World Affairs Council hosts panel on national security at Sewickley Public Library

Thursday, February 6, 2020 | 11:39 AM


Experienced service members studying at the United States Army War College in Carlisle, Pa., discussed the nation’s most pressing national security issues at Sewickley Public Library.

More than 30 people attended the community panel discussion, “Tackling Global Threats: Challenges Facing National Security,” which took place on the evening of Feb. 5. The event was hosted by the World Affairs Council of Pittsburgh. Four panelists gave presentations on issues ranging from space-age security challenges to the U.S.-Mexico border. Audience members also got the chance to ask the panelists questions.

Joel Swanson of Sewickley said that he has attended similar World Affairs Council events, hosted at the Sewickley Public Library on an annual basis.

“You get past the editorial page and get to talk to people who are living these controversial issues,” he said.

Lt. Col David Short said that the use of outer space is undergoing a tremendous transformation. U.S. Space Command is responsible for tracking more than 1,800 satellites and roughly 24,000 objects that orbit the earth.

In this crowded environment, even a small piece of debris could damage satellite equipment used in space. Short also emphasized that the U.S. needed a force that could deter adversaries in the space domain, a need that led to the creation of the U.S. Space Force as the sixth Armed Forces branch in December 2019.

Lt. Col Aaron Sadusky discussed the need for a national civilian service program. He highlighted a civilian-military gap in understanding and news sources that reinforce biases.

“Compounding that challenge is that trust in our national institutions seems to go down, and with that, we’re seeing less volunteering,” Sadusky said.

While he voiced support for the military’s current volunteer service model, Sadusky questioned whether the military is truly leveraging the country’s power when it comes to recruitment, noting that large numbers of service members come from two specific regions: the South and Southwest.

He also said the nation has many domestic needs and cited student debt reductions, assistance with educational expenses and tax incentives as potential ways to encourage young people to serve.

One way people serve their country now is through the National Guard, which exists in all 50 states. Each state’s National Guard unit has at least one partner country abroad, through the National Guard State Partnership Program.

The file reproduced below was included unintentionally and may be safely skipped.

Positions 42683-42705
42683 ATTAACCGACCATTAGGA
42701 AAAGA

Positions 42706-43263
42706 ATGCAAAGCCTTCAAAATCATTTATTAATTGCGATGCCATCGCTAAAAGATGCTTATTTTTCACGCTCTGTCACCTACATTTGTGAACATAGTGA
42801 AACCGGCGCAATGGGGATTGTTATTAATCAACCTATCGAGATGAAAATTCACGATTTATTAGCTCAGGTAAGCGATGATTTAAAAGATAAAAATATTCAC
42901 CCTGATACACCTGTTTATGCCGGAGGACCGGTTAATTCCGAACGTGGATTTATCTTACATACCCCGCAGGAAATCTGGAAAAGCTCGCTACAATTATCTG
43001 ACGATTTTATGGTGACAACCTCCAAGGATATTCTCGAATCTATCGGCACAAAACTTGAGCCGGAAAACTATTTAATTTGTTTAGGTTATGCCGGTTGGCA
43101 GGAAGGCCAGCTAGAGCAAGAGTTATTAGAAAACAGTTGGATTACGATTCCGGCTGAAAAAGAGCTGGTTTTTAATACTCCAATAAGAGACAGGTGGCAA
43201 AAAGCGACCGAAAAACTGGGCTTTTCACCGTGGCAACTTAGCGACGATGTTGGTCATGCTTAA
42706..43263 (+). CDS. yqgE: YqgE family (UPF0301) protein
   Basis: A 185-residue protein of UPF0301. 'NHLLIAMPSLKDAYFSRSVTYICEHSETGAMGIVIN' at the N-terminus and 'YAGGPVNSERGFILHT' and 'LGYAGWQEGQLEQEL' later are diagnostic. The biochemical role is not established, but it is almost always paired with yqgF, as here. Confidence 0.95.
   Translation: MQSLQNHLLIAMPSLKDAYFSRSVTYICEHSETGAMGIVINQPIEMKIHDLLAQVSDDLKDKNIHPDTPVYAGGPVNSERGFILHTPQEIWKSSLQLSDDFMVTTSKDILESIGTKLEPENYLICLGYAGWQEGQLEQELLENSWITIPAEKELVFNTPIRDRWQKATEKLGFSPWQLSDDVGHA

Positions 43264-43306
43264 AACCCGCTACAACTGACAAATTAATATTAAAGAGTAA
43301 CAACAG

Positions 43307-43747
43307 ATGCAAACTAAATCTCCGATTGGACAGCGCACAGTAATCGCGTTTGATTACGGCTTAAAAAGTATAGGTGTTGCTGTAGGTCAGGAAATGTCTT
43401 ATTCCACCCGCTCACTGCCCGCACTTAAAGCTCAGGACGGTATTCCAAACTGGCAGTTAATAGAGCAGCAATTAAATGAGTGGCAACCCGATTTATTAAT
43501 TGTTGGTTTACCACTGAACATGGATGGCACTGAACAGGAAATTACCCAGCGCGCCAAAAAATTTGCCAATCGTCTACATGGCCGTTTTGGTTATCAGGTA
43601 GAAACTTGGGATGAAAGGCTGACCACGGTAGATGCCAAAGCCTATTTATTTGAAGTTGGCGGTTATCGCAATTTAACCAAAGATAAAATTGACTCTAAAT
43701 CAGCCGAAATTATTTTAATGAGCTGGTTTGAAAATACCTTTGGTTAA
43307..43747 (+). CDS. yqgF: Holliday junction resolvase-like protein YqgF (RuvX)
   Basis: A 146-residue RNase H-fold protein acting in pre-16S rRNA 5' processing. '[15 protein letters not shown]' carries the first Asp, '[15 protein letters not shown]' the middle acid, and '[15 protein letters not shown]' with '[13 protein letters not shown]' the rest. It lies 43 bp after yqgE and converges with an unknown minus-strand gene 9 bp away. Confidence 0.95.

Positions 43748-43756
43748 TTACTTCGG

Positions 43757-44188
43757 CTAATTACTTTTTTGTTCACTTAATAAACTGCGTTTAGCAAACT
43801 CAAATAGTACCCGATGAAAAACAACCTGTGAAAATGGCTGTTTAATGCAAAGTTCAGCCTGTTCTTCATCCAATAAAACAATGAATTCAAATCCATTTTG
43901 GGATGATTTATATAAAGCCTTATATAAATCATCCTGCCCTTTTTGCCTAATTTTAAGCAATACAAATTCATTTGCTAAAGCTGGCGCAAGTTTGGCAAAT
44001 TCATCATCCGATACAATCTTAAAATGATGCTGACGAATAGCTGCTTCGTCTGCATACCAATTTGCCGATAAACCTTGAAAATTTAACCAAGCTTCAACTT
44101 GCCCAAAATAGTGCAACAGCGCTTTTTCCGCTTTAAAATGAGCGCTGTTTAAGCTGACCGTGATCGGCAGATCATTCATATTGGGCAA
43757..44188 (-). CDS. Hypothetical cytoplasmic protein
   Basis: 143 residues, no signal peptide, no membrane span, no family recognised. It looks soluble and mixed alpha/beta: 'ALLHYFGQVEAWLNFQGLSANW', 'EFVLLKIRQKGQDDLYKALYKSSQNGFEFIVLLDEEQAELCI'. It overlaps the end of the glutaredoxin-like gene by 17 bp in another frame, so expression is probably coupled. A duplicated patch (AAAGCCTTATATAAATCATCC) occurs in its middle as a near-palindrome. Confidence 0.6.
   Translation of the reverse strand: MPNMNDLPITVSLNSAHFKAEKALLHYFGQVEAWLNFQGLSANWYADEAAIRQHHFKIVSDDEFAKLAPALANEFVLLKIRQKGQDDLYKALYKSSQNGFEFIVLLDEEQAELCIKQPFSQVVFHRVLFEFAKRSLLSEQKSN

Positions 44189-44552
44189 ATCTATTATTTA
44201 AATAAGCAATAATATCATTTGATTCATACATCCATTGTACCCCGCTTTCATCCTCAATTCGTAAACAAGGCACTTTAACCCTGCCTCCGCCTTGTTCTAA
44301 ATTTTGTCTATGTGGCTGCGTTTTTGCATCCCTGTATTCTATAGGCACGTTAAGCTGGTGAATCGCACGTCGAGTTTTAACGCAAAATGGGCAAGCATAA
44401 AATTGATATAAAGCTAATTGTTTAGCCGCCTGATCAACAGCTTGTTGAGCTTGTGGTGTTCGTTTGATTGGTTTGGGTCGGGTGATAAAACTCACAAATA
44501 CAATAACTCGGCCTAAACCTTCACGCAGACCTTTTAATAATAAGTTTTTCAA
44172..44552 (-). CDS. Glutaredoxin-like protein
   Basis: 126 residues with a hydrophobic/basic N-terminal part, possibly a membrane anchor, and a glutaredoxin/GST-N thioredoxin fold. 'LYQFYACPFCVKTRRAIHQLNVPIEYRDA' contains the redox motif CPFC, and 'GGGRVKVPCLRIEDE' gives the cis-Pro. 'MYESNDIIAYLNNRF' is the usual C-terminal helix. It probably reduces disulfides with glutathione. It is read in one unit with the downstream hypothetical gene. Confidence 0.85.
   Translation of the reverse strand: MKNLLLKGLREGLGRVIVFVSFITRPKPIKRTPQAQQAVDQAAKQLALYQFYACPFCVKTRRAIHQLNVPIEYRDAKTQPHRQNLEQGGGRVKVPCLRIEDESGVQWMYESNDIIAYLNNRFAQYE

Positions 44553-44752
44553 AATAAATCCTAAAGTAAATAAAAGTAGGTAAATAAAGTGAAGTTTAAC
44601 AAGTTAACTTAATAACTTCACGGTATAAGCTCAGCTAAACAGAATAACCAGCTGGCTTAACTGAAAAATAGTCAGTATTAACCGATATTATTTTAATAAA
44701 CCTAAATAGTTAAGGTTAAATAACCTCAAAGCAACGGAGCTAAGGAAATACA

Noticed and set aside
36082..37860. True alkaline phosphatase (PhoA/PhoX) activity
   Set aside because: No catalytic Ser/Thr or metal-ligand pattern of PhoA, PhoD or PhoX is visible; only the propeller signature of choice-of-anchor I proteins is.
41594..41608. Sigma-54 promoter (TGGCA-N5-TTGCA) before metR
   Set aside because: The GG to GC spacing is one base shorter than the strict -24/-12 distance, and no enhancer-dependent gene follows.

Col. Amanda Evans, a full-time Air National Guardsman, highlighted the benefits of these partnerships, which strengthen U.S. alliances and security relationships. These partnerships with more than 70 countries can foster continued collaboration in areas like disaster response and cyber defense, Evans said.

Speaking about U.S.-Mexico border security, Col. Joe Buccino gave arguments for and against the use of troops. He emphasized the seriousness of the border situation and said border patrol agents have to cover a lot of ground processing the large numbers of migrants who cross the border each day. Agents process asylum claims and ensure migrants have legal representation, among other tasks.

Buccino also said using troops at the border could help stem the trafficking of synthetic opioids into the country.

However, he added that placing service members at border processing stations could cause them to lose out on valuable training in their specialty areas and opens the door for the military to become politicized.

As an audience member, Swanson said he appreciated Buccino’s insights on the border, given the political attention focused on the issue. But his experiences in Grenada in 1983 have influenced him to support a national service program: he was in the Caribbean country studying medicine when the U.S. military sent troops to diffuse a political struggle on the island that had turned bloody.

The experience gave Swanson a chance to meet American service members, many of whom shared different cultural traditions and backgrounds than his own.

He said that a national service program could offer similar experiences that would benefit many Americans.